China’s 19th Party Congress: streamlined top military tier to push Xi’s reforms further

The new line-up of officials in China’s Central Military Commission reflects President Xi Jinping’s priority for increasing combat readiness.

Chinese President Xi Jinping inspects troops

By Meia Nouwens, Research Fellow for Chinese Defence Policy and Military Modernisation

It was hardly a surprise that China’s recent 19th Party Congress should consolidate President Xi Jinping’s dominance over the military establishment. By unveiling a streamlined Chinese Communist Party Central Military Commission (CMC), it also provided important pointers underscoring the Chinese leader’s continuing priorities of promoting greater ‘jointness’ between military services, increasing combat readiness and sustaining an anti-corruption agenda.

Five years ago, at the 18th Party Congress, the CMC went through a major leadership shake-up. Not only were eight out of ten top uniformed members replaced, but CMC Chairman Hu Jintao was also replaced by then-CMC secretary-general Xi Jinping, thereby centralising the chain of command. Throughout Xi’s first five years, he has continued to change the People’s Liberation Army’s (PLA’s) top echelon, by replacing top military leaders implicated in his anti-graft campaign with his own allies.

This time, the size of the CMC has shrunk from eleven to seven total members, and Xi did not, as some thought might happen, add to the usual two vice-chairmen positions. This perhaps betrayed a reluctance to overstep the bounds of traditional Party leadership. In addition, he similarly stuck to the unspoken retirement-age rule, which saw close allies, such as former anti-graft tsar Wang Qishan, retire from the Standing Committee.

But the two individuals filling the vice-chairmen posts point to a few priorities. The first-ranked Vice-Chairman General Xu Qiliang (aged 67) worked under Xi in Fuzhou in the 1990s as commander of the PLA Air Force’s Eighth Army. Xu’s CMC post has traditionally been one held by land-force officers. He is the first air-force general to be appointed. The nomination clearly makes sense in an era of PLA doctrine where joint operability, and naval and air power projection, are being prioritised.

The second-ranked vice-chairman, General Zhang Youxia (67), is one of the few senior military officers in the PLA with combat experience – a potentially significant factor in terms of the chances of successfully modernising a force that has not encountered combat on a major scale in decades. Previously the director of the CMC’s Equipment Development Department, Zhang is also considered one of Xi’s closest allies due to family ties – he and Xi are Shaanxi natives and children of revolutionaries (or ‘second generation reds’; 红二代 in Mandarin Chinese).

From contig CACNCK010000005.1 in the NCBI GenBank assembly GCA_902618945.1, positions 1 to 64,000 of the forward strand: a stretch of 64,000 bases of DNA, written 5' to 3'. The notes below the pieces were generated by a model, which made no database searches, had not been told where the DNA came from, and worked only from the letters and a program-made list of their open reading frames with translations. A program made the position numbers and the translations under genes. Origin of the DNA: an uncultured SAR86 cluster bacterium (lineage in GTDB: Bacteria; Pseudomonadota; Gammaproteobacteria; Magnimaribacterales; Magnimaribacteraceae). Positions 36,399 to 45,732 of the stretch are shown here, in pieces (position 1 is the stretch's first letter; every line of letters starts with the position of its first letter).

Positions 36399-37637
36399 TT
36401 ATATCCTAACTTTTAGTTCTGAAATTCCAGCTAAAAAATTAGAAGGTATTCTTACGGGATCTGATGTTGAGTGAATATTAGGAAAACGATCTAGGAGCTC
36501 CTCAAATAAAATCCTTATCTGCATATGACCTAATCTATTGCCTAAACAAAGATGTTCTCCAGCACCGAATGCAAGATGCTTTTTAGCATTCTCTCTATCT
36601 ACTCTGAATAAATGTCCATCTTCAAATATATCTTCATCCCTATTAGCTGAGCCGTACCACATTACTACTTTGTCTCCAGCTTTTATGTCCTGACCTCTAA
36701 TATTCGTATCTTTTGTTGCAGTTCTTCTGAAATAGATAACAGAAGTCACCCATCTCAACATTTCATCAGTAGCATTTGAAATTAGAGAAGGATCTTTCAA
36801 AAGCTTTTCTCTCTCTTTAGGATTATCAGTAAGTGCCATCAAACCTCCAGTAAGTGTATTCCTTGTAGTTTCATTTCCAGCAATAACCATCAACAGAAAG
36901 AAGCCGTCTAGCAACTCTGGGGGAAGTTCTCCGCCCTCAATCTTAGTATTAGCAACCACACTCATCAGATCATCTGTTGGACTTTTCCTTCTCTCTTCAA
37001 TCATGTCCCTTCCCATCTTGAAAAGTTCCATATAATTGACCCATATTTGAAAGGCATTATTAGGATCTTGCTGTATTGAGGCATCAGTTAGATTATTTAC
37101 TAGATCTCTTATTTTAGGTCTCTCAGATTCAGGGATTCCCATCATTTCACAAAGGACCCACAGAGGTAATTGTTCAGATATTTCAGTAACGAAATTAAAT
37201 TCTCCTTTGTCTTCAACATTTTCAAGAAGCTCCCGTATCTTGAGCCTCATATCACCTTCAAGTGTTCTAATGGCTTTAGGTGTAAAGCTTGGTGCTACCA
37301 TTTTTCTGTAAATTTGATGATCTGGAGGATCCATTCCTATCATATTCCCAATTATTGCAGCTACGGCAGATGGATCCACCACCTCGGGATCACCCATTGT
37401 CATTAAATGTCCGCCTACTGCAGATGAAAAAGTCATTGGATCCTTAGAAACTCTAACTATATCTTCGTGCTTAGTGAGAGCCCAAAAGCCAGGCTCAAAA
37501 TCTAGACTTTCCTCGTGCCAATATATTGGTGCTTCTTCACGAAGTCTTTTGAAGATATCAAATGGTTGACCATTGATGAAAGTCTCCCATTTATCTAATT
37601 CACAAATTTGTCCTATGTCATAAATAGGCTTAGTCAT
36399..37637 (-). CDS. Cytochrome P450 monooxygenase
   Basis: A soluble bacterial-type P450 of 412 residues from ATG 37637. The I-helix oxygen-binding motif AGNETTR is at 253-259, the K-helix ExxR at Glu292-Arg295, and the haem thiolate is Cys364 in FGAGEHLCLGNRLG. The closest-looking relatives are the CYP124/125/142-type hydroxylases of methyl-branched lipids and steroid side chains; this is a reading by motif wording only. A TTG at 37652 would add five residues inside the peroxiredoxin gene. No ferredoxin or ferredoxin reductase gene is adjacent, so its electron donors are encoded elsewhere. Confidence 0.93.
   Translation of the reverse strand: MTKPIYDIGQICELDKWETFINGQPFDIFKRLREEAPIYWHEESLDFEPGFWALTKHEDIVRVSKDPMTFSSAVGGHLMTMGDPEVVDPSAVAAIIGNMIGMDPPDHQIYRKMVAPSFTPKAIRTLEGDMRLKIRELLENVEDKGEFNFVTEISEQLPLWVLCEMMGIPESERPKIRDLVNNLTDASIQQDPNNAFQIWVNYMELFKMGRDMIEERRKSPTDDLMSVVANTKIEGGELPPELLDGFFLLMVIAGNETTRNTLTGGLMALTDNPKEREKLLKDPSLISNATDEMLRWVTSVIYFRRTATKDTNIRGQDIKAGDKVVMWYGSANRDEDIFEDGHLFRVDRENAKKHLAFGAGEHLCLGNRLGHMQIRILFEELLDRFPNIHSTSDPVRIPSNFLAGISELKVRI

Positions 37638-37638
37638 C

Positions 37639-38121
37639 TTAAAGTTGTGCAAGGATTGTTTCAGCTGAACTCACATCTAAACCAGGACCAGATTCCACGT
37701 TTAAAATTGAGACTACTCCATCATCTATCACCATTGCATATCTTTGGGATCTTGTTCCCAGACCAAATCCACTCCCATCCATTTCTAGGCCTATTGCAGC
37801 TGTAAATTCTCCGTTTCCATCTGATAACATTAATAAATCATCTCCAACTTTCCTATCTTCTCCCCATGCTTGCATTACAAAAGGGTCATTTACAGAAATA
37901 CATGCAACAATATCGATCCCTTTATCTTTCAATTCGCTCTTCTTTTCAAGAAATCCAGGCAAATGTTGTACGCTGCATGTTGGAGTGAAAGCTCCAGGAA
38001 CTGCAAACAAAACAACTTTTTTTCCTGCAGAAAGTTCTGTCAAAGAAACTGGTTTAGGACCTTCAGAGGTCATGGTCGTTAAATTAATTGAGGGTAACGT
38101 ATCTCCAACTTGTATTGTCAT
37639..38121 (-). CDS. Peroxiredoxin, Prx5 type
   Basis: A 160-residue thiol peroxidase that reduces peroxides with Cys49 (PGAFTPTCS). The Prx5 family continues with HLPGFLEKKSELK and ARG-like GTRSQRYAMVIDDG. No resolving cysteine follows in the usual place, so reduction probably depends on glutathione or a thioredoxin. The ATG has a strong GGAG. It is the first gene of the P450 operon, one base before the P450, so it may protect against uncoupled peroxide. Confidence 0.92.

The rest of CMC has been halved in number from eight to four regular members, and the line-up has altered significantly. The heads of the ground forces, navy and air force have all departed, as have the directors of the CMC Logistic Support and Equipment Development departments.

The only individual to keep his position on the CMC among this group is General Wei Fenghe (62 or 63), the commander of the PLA Rocket Force. He remains Xi’s close ally. New to the CMC are Chief of the Joint Staff Department Li Zuocheng (63), another veteran with combat experience of the China–Vietnam war; Director of the Political Work Department Admiral Miao Hua, who previously headed the PLA Navy as political commissar and will undoubtedly aid the PLA in its blue-water naval force projection; and, lastly, Lieutenant-General Zhang Shengmin (59), who joins the CMC in his post as secretary of the CMC Discipline Inspection Committee. His nomination is significant because he holds a strong reformist track record and took over as secretary from General Du Jincai, who held close ties to disgraced former CMC vice-chairmen Guo Boxiong and Xu Caihou, both of whom were implicated in Xi’s anti-corruption crackdown in early 2017. All together, these changes point to Xi’s increasingly centralised decision-making power over the PLA through the CMC, and – again – a further drive towards greater jointness and breaking down the barriers between the services.

In the CMC’s first post-congress statement, issued on 31 October 2017, the new top Chinese military officials reaffirmed their commitment to ‘follow the command of the Communist Party of China Central Committee, the Central Military Commission and its Chairman (Xi Jinping)’. Following the conclusion of the 19th Party Congress, the CMC vice-chairmen have vowed to ‘study the spirit of the Congress and arm the PLA with Xi Jinping Thought on Socialism with Chinese Characteristics for a New Era, and ensure its absolute loyalty, purity and reliability’.


This analysis originally featured on the Military Balance+, the new IISS online database that enables users in government, the armed forces and the private sector, as well as academia and the media, to make faster and better-informed decisions. The Military Balance+ allows users to customise, view, compare and download data instantly, anywhere, anytime.

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